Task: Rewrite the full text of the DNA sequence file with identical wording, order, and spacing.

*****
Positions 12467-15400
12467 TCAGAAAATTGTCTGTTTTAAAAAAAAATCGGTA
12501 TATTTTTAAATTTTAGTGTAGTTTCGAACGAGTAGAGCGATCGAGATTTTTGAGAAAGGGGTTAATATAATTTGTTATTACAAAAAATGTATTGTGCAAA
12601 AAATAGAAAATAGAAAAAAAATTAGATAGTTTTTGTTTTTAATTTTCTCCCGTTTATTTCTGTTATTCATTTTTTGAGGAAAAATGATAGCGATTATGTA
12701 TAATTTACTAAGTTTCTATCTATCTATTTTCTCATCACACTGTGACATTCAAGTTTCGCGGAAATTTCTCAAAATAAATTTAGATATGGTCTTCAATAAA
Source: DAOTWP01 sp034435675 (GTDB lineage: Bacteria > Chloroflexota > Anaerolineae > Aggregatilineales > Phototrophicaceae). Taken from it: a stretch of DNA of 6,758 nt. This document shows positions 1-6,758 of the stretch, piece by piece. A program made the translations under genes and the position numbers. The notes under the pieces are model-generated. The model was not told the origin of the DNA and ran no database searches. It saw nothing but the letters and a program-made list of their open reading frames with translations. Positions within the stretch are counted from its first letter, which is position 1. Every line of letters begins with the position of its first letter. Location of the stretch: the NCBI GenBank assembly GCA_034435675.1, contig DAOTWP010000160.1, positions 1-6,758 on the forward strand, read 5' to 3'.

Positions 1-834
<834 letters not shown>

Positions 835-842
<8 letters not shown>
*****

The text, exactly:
Positions 12467-15400
12467 TCAGAAAATTGTCTGTTTTAAAAAAAAATCGGTA
12501 TATTTTTAAATTTTAGTGTAGTTTCGAACGAGTAGAGCGATCGAGATTTTTGAGAAAGGGGTTAATATAATTTGTTATTACAAAAAATGTATTGTGCAAA
12601 AAATAGAAAATAGAAAAAAAATTAGATAGTTTTTGTTTTTAATTTTCTCCCGTTTATTTCTGTTATTCATTTTTTGAGGAAAAATGATAGCGATTATGTA
12701 TAATTTACTAAGTTTCTATCTATCTATTTTCTCATCACACTGTGACATTCAAGTTTCGCGGAAATTTCTCAAAATAAATTTAGATATGGTCTTCAATAAA
Source: DAOTWP01 sp034435675 (GTDB lineage: Bacteria > Chloroflexota > Anaerolineae > Aggregatilineales > Phototrophicaceae). Taken from it: a stretch of DNA of 6,758 nt. This document shows positions 1-6,758 of the stretch, piece by piece. A program made the translations under genes and the position numbers. The notes under the pieces are model-generated. The model was not told the origin of the DNA and ran no database searches. It saw nothing but the letters and a program-made list of their open reading frames with translations. Positions within the stretch are counted from its first letter, which is position 1. Every line of letters begins with the position of its first letter. Location of the stretch: the NCBI GenBank assembly GCA_034435675.1, contig DAOTWP010000160.1, positions 1-6,758 on the forward strand, read 5' to 3'.

Positions 1-834
<834 letters not shown>

Positions 835-842
<8 letters not shown>